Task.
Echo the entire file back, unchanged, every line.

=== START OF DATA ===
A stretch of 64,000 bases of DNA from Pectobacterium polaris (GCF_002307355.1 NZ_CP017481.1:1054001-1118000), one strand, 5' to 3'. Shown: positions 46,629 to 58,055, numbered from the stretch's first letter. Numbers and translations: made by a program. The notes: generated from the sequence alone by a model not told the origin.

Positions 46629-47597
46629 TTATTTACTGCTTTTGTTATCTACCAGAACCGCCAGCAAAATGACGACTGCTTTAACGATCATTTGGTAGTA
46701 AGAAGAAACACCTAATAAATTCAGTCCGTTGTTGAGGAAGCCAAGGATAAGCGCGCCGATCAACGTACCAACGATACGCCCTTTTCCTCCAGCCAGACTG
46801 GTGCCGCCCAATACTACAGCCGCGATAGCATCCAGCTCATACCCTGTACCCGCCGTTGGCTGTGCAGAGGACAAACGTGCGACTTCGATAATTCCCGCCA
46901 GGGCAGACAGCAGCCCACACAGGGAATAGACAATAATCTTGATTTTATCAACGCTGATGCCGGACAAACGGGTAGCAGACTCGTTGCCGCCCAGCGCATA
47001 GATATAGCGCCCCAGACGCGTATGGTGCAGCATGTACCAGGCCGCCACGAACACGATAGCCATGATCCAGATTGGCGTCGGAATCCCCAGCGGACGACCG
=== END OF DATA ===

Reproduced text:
A stretch of 64,000 bases of DNA from Pectobacterium polaris (GCF_002307355.1 NZ_CP017481.1:1054001-1118000), one strand, 5' to 3'. Shown: positions 46,629 to 58,055, numbered from the stretch's first letter. Numbers and translations: made by a program. The notes: generated from the sequence alone by a model not told the origin.

Positions 46629-47597
46629 TTATTTACTGCTTTTGTTATCTACCAGAACCGCCAGCAAAATGACGACTGCTTTAACGATCATTTGGTAGTA
46701 AGAAGAAACACCTAATAAATTCAGTCCGTTGTTGAGGAAGCCAAGGATAAGCGCGCCGATCAACGTACCAACGATACGCCCTTTTCCTCCAGCCAGACTG
46801 GTGCCGCCCAATACTACAGCCGCGATAGCATCCAGCTCATACCCTGTACCCGCCGTTGGCTGTGCAGAGGACAAACGTGCGACTTCGATAATTCCCGCCA
46901 GGGCAGACAGCAGCCCACACAGGGAATAGACAATAATCTTGATTTTATCAACGCTGATGCCGGACAAACGGGTAGCAGACTCGTTGCCGCCCAGCGCATA
47001 GATATAGCGCCCCAGACGCGTATGGTGCAGCATGTACCAGGCCGCCACGAACACGATAGCCATGATCCAGATTGGCGTCGGAATCCCCAGCGGACGACCG